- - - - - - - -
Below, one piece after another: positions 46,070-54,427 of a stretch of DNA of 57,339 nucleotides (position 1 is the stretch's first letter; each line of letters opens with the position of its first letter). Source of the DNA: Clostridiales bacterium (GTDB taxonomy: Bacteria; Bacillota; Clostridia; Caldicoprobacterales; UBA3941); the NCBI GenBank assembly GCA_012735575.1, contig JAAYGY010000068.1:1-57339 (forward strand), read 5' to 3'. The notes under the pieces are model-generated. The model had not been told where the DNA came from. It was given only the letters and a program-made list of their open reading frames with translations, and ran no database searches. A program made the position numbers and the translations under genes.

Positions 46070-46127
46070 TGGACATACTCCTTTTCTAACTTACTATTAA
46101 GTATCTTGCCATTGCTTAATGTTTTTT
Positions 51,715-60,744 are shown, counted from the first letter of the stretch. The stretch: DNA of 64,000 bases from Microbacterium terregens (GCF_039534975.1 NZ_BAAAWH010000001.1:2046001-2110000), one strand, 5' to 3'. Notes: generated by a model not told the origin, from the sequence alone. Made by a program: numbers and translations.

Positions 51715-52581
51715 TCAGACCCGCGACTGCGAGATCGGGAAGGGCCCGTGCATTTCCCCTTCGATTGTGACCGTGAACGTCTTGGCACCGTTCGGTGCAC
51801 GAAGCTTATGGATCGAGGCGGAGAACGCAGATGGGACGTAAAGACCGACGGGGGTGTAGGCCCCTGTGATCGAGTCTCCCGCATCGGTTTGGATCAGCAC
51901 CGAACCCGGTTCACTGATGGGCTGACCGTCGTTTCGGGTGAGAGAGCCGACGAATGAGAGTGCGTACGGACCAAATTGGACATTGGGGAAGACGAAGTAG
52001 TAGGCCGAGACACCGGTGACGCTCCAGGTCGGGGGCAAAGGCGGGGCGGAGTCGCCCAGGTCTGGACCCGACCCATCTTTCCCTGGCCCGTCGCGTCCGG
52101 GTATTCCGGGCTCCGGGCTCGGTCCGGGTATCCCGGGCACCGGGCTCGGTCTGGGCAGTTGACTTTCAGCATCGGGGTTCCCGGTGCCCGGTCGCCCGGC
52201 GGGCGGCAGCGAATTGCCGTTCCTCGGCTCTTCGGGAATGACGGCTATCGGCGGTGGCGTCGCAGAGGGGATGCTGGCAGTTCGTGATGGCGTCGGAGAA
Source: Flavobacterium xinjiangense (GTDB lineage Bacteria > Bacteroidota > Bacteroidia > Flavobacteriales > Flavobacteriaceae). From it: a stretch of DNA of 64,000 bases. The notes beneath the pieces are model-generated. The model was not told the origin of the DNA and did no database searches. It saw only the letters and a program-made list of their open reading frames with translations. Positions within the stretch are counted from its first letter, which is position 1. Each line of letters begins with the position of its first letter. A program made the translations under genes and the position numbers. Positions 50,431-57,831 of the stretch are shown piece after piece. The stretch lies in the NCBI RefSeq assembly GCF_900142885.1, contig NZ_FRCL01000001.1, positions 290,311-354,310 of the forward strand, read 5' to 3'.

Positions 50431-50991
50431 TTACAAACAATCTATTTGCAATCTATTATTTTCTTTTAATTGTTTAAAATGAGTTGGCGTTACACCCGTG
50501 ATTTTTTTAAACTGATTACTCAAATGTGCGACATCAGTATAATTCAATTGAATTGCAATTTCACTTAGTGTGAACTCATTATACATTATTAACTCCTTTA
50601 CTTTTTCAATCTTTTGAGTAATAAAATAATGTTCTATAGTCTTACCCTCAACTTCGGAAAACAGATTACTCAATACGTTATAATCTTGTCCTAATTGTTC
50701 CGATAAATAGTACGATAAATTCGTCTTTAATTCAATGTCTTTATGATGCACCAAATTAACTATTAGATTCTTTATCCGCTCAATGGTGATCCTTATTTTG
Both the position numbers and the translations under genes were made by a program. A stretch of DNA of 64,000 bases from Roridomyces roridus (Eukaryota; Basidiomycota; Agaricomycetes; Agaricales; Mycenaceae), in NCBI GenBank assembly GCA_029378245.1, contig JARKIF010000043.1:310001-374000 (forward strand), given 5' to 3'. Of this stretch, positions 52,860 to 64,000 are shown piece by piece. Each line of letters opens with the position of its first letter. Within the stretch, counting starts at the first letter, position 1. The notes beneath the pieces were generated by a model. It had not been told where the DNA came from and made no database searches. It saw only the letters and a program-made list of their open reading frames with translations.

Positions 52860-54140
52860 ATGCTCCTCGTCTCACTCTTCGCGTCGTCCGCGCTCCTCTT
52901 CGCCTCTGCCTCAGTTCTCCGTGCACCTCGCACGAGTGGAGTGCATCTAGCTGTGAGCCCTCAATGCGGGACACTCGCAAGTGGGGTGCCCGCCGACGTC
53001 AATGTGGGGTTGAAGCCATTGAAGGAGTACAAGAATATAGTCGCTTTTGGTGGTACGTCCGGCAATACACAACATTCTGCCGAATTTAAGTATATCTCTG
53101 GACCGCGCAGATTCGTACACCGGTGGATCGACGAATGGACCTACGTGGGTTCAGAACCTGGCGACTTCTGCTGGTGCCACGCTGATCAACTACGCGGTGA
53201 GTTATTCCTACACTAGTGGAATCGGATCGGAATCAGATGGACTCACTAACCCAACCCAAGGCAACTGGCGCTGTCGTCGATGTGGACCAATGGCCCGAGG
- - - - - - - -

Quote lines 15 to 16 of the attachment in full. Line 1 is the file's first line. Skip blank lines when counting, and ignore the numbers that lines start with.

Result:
50431 TTACAAACAATCTATTTGCAATCTATTATTTTCTTTTAATTGTTTAAAATGAGTTGGCGTTACACCCGTG
50501 ATTTTTTTAAACTGATTACTCAAATGTGCGACATCAGTATAATTCAATTGAATTGCAATTTCACTTAGTGTGAACTCATTATACATTATTAACTCCTTTA